Chess Development is a Marathon

Chess development is a long game. Maybe it is the first true marathon for a child, where multiple delayed gratification will occur before a breakthrough happens.


The chart above is my rating history in the U.S.

We can see there is generally an upward trend but with downward slips from time to time.

This is the history where my chess development has already stabilized  a bit as my chess history before coming to U.S. was not captured, where the rating fluctuations would be  more volatile.

Plus, at the time I was playing, there are roughly one tournament a month, at the most for me. Imagine today’s scholastic chess, where one tournament a week would not be considered as abnormal.

Embrace the marathon, and embrace the ‘slow’ days, take one step at a time, each step will become a part of the journey.  Focus on effort, the results will come eventually.

Learning Chess: Getting Started

Learning chess is not an easy task. There are many concepts to familiarize, and each one will take more than 100s of puzzles and many tournament experiences to fully grasp.

For a beginner, this Wikipedia page  gives a glimpse through all the concepts. But that’s like asking a first grader to take a look of all the math terms to learn from first grade until senior year in high school.


Let’s simplify the process.

As an absolute new player: below are the fundamental tasks to learn before starting play games.

  1. Setting up the board
  2. How the pieces move
  3. Check and Checkmate

Once you have a good understanding of the above, it’s time to play against friends and families.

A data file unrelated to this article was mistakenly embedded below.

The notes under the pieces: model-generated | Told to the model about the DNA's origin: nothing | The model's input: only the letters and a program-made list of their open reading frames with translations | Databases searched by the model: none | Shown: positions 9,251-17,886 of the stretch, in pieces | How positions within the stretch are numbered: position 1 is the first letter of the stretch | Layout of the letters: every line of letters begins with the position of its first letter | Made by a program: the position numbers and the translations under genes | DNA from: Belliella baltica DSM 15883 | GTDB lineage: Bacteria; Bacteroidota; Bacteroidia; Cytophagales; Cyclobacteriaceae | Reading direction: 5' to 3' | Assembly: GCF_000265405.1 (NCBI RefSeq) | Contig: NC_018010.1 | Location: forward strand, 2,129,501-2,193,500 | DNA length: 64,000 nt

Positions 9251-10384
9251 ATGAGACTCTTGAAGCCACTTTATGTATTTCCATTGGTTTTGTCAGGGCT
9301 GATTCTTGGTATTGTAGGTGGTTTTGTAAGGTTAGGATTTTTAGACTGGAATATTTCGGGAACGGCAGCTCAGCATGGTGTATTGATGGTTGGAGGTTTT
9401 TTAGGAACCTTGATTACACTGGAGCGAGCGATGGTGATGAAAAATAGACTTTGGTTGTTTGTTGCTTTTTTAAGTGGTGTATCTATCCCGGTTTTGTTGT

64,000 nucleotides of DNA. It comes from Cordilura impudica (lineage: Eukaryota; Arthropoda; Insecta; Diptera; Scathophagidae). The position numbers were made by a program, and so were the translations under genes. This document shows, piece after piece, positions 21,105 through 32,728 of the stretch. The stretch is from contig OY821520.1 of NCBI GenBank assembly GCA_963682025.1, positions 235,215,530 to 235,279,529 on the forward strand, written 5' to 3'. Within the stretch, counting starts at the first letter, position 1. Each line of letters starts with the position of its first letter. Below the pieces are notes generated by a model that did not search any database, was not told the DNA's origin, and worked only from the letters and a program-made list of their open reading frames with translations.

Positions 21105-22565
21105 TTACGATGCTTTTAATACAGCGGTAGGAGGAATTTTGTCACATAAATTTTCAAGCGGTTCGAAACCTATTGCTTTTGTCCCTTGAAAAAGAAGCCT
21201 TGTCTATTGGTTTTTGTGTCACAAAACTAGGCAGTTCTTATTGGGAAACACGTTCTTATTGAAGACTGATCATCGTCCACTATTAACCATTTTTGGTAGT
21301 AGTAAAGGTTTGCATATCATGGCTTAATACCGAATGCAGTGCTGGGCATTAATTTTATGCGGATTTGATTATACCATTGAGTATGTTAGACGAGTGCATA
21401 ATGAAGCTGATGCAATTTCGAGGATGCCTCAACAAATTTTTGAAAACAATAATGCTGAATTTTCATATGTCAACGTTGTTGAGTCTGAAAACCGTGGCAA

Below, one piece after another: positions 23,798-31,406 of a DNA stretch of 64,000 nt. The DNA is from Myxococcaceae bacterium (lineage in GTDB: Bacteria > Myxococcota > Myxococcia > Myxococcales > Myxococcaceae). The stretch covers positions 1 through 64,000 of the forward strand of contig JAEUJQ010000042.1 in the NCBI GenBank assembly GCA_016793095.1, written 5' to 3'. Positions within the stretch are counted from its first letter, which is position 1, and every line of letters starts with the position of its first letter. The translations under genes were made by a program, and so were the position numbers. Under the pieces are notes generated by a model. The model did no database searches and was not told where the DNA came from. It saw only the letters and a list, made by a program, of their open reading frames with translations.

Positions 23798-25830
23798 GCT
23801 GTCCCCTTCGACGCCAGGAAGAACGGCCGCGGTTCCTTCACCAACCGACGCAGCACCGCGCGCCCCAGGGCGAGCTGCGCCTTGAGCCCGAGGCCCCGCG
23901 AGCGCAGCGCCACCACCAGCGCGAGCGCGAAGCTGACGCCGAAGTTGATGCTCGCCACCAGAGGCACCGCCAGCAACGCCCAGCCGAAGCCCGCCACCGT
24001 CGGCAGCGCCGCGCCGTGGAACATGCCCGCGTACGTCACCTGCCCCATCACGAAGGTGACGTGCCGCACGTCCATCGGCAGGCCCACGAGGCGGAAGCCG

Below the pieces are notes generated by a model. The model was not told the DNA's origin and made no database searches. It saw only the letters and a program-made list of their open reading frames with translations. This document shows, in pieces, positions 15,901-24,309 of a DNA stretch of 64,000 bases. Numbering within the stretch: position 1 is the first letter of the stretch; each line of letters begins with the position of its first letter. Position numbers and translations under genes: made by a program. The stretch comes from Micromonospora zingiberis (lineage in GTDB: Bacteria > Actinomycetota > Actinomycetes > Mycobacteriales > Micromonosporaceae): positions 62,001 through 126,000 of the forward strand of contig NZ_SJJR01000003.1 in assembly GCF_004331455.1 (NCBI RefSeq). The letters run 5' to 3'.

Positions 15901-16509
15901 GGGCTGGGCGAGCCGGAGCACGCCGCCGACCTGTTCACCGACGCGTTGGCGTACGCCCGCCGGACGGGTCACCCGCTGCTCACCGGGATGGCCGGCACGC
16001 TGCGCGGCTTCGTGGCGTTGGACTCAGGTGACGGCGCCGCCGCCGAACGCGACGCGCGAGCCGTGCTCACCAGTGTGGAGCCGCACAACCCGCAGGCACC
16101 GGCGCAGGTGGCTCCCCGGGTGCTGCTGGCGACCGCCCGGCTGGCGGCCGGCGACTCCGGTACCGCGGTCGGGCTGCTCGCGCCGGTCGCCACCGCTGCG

Have fun playing!

Chess Sacrifice

Generally, before we capture, we want to make sure the trade favors us. That is we gain more points from the trade.

But sometimes, we trade for less but gain much more immediately after. This is called a sacrifice.

Question of the Day: Why is the capture above a good sacrifice for white?

Attack the Defender

In chess, one piece can protect another. And in the position below Black’s knight on f7 is protecting the bishop on d6.

White to Move

Here we know black’s knight is protecting the bishop.

We should consider attacking the knight, forcing it to move away, and then capture the bishop for free.

Question of the Day: What is white’s move to attack black’s knight?

Protect Your Piece

When your piece is under attack, besides moving away, another good strategy is to use one other piece to protect the under attacked piece.

White to Move

White’s bishop is under attack (who’s attacking it?). A good move would be Nc3 (Knight from b1 to c3), which protects the bishop.

Since a queen is worth 10 points, and bishop is worth 3 points, it would not be a good idea for black to trade the queen for a bishop.

Question of the Day: There are four other possibilities to protect the bishop. What are they?

Look at the Whole Board

The chess board is an 8×8 square. But often we are too focused on one part, and forgetting to look at the WHOLE board.

In the diagram above, white is attacking on g7, but black protects it with the knight on e8.

Question of the Day: White to move and win material. Hint: Look on the queenside as well.

Undesired Two on One

In an earlier post, we talked about the favorable two on one.

But are all two on one captures good for us?

Question of the Day: Is the capture good in the diagram above? Why or why not?

Queen vs. Two Rooks

A queen is worth 10 points (some prefer 9 points). A rook is worth 5 points.

Hence roughly two rooks are equivalent to a queen.

Let’s show this with an example.

Can anyone make progress?

Hardly. There’s no way for white to win one of the black’s rooks, as all black has to do is use the rooks to protect each other.

Similarly, there’s no way for black to trap white’s queen.

Therefore, they are roughly equal.

Question of the Day: How do you can compare a Queen vs. a Rook and a Bishop?

Castle Early

The three opening strategies in chess are

The reason for castle early is to put our king in the safety soon.

Question of the Day: Which king is safer in the position above?

Develop Pieces

Pieces in chess are like solider on a battle field. We don’t want them sleep at home all the time.

That’s why we want to develop them as fast as possible.

Question of the Day: Which side is more developed in the position above?